3. Is it easy to adapt to your current camera mount?

Older lenses come in different mounts as well. Probably the most common vintage lens mount is M42, a screw thread mounting standard for attaching lenses to 35 mm cameras, primarily single-lens reflex models.

A M42 mount lens is an easy and cheap way to enter the adapted lenses world. Other mounts may be the Fujinon, Olympus OM, M39 Leica, Nikon, Canon FD, C (CCTV) etc.

Before buying a certain lens be sure to find out what mount it has and whether or not that specific adapter if available at your local camera store or on Ebay.

4. Price

Vintage lenses prices have increased in the past 5 years due to the fact that a lot of hipsters people are using them. Still you can still get some great deal on lenses even on ebay but it might tale some work and time.

Before making that vintage lens purchase be sure to check ebay prices as well just to be sure you are not overpaying. However if you get the chance to personally inspect the lens paying a bit more may be advantageous as you get to be sure of the quality of the lens you are buying so paying just a bit more than you would on ebay might not be such a bad thing.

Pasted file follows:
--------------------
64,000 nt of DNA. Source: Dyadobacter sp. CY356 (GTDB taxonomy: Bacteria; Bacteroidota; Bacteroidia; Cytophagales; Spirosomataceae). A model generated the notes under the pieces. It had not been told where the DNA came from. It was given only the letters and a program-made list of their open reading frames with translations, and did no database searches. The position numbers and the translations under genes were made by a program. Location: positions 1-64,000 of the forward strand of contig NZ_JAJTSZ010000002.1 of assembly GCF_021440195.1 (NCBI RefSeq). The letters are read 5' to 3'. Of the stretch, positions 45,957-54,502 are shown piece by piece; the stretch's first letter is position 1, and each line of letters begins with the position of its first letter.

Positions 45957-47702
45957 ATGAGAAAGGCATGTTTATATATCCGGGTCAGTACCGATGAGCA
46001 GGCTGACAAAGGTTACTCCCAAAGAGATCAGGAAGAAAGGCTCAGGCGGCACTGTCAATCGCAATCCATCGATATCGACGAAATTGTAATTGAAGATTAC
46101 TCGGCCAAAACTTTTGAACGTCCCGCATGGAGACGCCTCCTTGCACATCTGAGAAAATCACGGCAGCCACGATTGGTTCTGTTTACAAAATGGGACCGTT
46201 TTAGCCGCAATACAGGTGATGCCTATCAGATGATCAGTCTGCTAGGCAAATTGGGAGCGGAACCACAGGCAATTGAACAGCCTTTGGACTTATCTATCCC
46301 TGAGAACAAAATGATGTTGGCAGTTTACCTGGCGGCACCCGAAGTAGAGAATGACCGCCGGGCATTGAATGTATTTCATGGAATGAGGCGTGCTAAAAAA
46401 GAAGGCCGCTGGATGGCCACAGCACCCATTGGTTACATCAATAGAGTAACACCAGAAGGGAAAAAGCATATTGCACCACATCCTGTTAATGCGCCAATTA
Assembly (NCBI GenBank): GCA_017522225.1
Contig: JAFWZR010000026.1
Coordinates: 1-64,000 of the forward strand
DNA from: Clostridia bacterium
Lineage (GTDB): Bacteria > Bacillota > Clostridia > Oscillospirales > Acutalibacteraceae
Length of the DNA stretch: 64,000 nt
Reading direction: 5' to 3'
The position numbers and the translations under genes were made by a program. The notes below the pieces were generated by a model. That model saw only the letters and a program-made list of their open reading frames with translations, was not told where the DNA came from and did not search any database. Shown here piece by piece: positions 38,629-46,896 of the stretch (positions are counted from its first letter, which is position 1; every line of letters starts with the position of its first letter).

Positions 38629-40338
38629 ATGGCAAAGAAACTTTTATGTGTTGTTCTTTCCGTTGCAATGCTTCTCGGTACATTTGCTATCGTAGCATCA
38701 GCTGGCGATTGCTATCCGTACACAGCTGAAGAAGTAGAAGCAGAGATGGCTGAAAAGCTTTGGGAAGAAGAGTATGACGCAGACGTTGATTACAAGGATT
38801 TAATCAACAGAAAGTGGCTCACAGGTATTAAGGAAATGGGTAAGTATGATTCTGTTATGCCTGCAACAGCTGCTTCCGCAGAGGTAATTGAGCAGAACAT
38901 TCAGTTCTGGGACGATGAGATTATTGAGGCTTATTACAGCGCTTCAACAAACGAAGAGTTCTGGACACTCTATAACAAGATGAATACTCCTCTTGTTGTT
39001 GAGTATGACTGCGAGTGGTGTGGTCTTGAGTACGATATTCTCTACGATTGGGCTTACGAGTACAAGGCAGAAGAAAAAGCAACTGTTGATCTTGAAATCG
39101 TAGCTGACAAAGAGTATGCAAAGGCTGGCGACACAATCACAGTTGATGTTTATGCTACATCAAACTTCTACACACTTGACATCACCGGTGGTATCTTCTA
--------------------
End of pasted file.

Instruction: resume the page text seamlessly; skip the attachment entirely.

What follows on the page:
5. Image quality/ Image samples

When buying an older/ vintage lens you should know that they are just not as sharp as modern day lenses. Depending on the year it was manufactured, a vintage lens will not be as sharp compared to your underestimated modern day kit lens.

swirly bokeh

Swirly bokeh made with Helios 44-2

However remember you’re buying a vintage for the experience and sometimes for it’s unique, distinctive look. Prior to buying the lens do a quick google search with the name of the lens and look at some image samples. A distinctive look that a lens renders might be appealing to others but not to you so be sure to know how the lens performs before buying it, it will save you time and money.

For ease of access do a google search for the name of the lens followed by “flickr” (e.g. “Olympus Zuiko 50mm f/1.8 flickr” – the first or second result will be the flickr group where people all over the world showcase their pictures taken with that specific vintage lens).